This August is the 80th Anniversary of the start of the London Blitz. We will no doubt see a mass of stories about brave besieged Britain, standing alone against the might of Nazi Germany. For historians who believe that historical events and commemorations should be more nuanced and the hidden aspects of the mainstream story need to be highlighted, the year gives an opportunity to develop a more balanced view.
History Press has commissioned Stephen Bourne to write Under Fire: Black Britain in Wartime 1939-1945 which will combine his the two earlier books Mother Country (2010) & The Motherland Calls (2012) into one covering the Home Front & armed services with new additional stories and photos. The aim is to publish it in August for the 80th anniversary.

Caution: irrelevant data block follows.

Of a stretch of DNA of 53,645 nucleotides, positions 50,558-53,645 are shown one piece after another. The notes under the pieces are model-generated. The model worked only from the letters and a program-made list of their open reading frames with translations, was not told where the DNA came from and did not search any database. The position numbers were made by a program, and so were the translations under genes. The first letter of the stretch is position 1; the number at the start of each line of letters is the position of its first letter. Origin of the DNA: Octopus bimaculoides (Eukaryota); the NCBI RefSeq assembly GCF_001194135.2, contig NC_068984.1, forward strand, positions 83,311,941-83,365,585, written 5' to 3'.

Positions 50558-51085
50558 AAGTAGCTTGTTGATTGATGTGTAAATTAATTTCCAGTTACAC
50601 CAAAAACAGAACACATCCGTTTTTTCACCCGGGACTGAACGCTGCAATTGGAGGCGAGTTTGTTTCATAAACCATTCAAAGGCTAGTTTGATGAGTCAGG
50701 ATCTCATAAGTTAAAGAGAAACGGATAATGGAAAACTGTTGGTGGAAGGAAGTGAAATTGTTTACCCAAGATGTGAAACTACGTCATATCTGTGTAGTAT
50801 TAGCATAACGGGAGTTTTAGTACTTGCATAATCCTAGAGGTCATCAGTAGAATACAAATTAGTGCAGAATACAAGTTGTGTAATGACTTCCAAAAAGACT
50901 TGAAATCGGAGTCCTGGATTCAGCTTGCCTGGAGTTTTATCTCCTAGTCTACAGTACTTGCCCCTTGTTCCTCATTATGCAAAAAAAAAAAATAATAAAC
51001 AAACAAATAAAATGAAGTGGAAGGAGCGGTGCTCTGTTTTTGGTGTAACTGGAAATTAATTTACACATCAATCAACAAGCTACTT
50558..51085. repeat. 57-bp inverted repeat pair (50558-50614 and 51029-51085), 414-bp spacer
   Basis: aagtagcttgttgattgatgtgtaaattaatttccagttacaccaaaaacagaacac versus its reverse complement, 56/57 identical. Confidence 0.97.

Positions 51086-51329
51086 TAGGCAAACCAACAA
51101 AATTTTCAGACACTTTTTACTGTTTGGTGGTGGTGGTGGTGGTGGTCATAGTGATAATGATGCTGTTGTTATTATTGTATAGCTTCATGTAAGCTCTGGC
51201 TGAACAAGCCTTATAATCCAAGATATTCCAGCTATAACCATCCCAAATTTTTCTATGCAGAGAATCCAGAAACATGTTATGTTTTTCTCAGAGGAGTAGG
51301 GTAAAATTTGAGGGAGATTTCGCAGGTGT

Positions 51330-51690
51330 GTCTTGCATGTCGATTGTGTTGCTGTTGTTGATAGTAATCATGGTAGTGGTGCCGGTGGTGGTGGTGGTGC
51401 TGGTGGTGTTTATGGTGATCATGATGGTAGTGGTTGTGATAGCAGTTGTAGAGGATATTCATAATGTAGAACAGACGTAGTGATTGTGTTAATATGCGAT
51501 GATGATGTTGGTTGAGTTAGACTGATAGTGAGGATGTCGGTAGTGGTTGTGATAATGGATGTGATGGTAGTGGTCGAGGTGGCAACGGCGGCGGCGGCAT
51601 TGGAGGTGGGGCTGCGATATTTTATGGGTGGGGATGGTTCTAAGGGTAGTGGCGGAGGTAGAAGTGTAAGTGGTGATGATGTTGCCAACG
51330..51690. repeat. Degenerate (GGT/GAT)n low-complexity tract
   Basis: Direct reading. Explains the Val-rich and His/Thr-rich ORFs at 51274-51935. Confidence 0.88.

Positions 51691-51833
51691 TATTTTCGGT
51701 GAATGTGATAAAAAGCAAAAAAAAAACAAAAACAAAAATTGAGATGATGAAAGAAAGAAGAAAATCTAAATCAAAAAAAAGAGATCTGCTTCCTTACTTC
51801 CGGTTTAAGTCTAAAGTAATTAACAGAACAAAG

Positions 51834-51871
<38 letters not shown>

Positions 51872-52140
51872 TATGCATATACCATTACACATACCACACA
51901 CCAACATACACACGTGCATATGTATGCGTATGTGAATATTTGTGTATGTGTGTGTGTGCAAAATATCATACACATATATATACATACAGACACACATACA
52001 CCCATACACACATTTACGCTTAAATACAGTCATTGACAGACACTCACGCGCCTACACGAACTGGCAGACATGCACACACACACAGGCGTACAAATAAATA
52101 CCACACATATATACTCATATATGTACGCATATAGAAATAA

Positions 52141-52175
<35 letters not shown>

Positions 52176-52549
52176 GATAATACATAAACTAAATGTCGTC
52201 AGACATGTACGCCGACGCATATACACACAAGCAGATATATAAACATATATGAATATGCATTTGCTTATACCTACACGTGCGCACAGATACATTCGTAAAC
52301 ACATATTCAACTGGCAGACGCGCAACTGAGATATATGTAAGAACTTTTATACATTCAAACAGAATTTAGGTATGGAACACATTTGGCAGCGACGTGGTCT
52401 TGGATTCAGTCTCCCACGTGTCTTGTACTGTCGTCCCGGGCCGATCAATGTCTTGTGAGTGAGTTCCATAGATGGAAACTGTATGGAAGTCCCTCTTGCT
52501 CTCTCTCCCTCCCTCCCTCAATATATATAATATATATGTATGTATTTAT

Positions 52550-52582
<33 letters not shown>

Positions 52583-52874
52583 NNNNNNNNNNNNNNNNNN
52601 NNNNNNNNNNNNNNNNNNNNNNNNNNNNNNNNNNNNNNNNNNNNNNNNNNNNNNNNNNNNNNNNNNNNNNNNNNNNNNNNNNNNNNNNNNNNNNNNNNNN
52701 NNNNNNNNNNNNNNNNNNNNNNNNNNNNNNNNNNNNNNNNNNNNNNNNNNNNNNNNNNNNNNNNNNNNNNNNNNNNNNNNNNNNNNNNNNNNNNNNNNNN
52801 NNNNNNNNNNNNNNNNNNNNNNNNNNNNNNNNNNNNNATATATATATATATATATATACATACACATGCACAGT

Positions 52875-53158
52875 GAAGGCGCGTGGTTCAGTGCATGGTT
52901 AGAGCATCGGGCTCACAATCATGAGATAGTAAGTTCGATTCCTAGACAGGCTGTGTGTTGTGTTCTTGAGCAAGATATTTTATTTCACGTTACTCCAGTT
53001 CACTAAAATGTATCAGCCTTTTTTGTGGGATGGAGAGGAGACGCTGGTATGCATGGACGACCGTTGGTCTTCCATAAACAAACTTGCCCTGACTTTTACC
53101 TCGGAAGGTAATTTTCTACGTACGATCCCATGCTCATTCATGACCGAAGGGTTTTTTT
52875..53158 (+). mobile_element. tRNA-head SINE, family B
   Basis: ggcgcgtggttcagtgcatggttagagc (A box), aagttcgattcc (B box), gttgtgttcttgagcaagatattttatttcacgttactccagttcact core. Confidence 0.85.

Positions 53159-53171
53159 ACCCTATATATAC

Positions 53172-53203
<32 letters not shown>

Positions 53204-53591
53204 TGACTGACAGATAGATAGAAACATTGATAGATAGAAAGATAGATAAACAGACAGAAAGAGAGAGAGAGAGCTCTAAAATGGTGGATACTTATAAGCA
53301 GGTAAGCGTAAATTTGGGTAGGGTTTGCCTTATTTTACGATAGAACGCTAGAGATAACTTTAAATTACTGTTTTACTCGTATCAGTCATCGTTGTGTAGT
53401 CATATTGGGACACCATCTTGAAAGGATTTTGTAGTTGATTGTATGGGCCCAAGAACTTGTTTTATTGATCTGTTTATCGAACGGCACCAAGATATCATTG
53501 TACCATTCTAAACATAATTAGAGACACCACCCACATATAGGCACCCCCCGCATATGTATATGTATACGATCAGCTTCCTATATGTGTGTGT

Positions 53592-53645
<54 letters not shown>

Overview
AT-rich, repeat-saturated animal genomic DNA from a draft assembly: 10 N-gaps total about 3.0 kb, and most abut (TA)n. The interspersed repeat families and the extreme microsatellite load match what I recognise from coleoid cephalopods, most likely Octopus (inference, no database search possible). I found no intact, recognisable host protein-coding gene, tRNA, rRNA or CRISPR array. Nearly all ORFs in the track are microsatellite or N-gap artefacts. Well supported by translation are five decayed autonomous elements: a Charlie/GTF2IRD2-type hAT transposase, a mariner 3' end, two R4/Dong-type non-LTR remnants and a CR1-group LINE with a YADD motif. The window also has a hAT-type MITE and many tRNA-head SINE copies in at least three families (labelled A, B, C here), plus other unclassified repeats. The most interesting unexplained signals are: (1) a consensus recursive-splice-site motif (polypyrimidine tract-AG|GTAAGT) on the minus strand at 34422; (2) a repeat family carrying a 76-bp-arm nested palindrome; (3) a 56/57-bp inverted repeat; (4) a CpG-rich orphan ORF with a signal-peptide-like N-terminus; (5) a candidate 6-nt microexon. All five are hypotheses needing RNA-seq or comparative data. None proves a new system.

Inspired by the Gay Liberation Front in the United States and the Stonewall riots in the United States the UK GLF held its first meeting at the London School of Economics on 13 October 1970. December 1970 saw the start of the Mangrove Nine trial, following clashes between the police and sections of the black community in Notting Hill.
2020 provides many opportunities to look at past historical events and their significance today.